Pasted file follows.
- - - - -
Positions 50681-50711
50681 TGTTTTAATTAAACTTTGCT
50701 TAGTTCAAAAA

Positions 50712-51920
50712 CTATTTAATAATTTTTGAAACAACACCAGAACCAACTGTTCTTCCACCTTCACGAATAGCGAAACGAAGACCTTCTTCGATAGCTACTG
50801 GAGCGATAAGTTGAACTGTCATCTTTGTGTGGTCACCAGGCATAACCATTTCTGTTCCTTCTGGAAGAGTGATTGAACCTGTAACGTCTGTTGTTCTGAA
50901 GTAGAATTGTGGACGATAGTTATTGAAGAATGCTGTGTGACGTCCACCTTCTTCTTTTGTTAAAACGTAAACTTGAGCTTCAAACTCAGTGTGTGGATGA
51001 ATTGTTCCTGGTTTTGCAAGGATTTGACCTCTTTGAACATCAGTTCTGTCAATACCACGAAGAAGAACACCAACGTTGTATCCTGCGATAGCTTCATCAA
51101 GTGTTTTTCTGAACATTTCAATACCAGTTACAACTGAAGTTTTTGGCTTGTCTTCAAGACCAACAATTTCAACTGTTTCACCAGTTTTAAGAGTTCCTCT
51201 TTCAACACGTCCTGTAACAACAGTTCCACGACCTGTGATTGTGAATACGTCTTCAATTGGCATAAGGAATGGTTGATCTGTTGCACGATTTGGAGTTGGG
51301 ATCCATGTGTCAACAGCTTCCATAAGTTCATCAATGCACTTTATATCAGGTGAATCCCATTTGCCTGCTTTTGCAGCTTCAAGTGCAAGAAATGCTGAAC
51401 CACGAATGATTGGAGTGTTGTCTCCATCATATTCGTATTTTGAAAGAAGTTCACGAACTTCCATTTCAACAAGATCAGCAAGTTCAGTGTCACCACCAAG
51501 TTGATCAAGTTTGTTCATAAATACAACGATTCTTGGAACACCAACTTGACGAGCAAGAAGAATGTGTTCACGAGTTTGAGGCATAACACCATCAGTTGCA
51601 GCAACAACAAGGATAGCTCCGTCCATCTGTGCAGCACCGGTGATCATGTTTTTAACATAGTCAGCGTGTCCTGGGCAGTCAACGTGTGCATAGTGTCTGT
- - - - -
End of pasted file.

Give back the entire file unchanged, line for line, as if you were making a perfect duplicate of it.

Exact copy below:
Positions 50681-50711
50681 TGTTTTAATTAAACTTTGCT
50701 TAGTTCAAAAA

Positions 50712-51920
50712 CTATTTAATAATTTTTGAAACAACACCAGAACCAACTGTTCTTCCACCTTCACGAATAGCGAAACGAAGACCTTCTTCGATAGCTACTG
50801 GAGCGATAAGTTGAACTGTCATCTTTGTGTGGTCACCAGGCATAACCATTTCTGTTCCTTCTGGAAGAGTGATTGAACCTGTAACGTCTGTTGTTCTGAA
50901 GTAGAATTGTGGACGATAGTTATTGAAGAATGCTGTGTGACGTCCACCTTCTTCTTTTGTTAAAACGTAAACTTGAGCTTCAAACTCAGTGTGTGGATGA
51001 ATTGTTCCTGGTTTTGCAAGGATTTGACCTCTTTGAACATCAGTTCTGTCAATACCACGAAGAAGAACACCAACGTTGTATCCTGCGATAGCTTCATCAA
51101 GTGTTTTTCTGAACATTTCAATACCAGTTACAACTGAAGTTTTTGGCTTGTCTTCAAGACCAACAATTTCAACTGTTTCACCAGTTTTAAGAGTTCCTCT
51201 TTCAACACGTCCTGTAACAACAGTTCCACGACCTGTGATTGTGAATACGTCTTCAATTGGCATAAGGAATGGTTGATCTGTTGCACGATTTGGAGTTGGG
51301 ATCCATGTGTCAACAGCTTCCATAAGTTCATCAATGCACTTTATATCAGGTGAATCCCATTTGCCTGCTTTTGCAGCTTCAAGTGCAAGAAATGCTGAAC
51401 CACGAATGATTGGAGTGTTGTCTCCATCATATTCGTATTTTGAAAGAAGTTCACGAACTTCCATTTCAACAAGATCAGCAAGTTCAGTGTCACCACCAAG
51501 TTGATCAAGTTTGTTCATAAATACAACGATTCTTGGAACACCAACTTGACGAGCAAGAAGAATGTGTTCACGAGTTTGAGGCATAACACCATCAGTTGCA
51601 GCAACAACAAGGATAGCTCCGTCCATCTGTGCAGCACCGGTGATCATGTTTTTAACATAGTCAGCGTGTCCTGGGCAGTCAACGTGTGCATAGTGTCTGT